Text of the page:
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Pakistan braces for Indian pressure in wake of blasts in Mumbai

Regardless of who's responsible for the recent blasts in Mumbai, Pakistan is now in the spotlight for its weak efforts with Lashkar-e-Taiba, the Pakistan-based terror group blamed for the 2008 attacks.

People attend a candlelight prayer ceremony for the victims of Wednesday's triple explosions in Mumbai, in the western Indian city of Ahmedabad on Thursday, July 14.

Amit Dave/Reuters

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Wednesday’s triple-bomb attack on Mumbai has Pakistan bracing for renewed attention and has put a spotlight on the fact that leaders of Lashkar-e-Taiba (LeT), the Pakistan-based terror group blamed for the 2008 attacks, remain free.

Though no one has yet claimed responsibility for the new series of blasts, there is some speculation the home grown Indian Mujahideen, who have ties with the LeT, are involved.

Analysts blame a systematic failure on the part of police and prosecution to make criminal charges stick. Analysts also blame a government too weak to deal with terror organizations.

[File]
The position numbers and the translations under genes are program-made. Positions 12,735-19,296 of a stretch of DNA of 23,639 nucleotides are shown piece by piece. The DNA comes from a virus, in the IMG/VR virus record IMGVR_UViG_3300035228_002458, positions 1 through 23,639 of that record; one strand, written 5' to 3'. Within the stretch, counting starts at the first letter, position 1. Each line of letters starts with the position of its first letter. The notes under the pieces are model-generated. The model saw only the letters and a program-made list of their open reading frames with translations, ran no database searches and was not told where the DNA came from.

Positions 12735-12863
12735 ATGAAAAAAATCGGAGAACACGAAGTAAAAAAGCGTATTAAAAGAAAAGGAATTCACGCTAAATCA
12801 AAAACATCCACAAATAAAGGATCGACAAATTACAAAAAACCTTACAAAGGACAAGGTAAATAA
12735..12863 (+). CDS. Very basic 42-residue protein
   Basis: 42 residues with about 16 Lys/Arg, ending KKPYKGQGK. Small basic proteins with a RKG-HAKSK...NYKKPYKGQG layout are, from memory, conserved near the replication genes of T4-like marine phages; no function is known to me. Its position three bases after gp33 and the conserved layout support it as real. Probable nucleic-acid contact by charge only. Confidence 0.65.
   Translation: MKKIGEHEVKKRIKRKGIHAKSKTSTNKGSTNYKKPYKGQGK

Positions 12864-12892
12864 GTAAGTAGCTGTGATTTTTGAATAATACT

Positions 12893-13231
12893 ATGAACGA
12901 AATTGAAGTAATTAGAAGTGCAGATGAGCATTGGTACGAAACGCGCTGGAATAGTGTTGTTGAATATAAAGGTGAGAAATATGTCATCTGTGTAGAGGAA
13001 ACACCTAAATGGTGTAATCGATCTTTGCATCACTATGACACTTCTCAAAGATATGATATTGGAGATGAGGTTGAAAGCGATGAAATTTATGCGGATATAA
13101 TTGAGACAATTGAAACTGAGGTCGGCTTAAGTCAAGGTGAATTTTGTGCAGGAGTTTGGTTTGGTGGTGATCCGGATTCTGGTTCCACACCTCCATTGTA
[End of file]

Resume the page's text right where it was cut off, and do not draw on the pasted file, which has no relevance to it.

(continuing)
“The basic problem is evidence collection and investigating terrorism. And another basic problem is political will – there are some political sectarian and ethnic reasons that allow the government to release people without trying them effectively or keeping them in jail without a trial,” says Badar Alam, editor of Pakistan’s Herald magazine.

The trial of Zaki ur Rehman Lakhwi, founder of the Laskhar-e-Taiba and other senior members of the group continues to flounder more than two years after it began. And Hafiz Muhammad Saeed, head of Jamat-ud-Dawah (the organization’s charitable wing) who was named in a list of India’s 50-most wanted fugitives, remains free in his Lahore home.

Since Mr. Lakhwi’s trial began in March 2009, it has been beset by numerous unforeseen adjournments, for reasons ranging from the judge’s absence to the validity of the defense lawyer’s law degree being brought into question. The trial descended to what observers called farcical levels for several months last year, when it was held up because India unsurprisingly refused a Pakistani court’s request to send Ajmal Kassab, the lone surviving gunman from the attack to Pakistan to testify.


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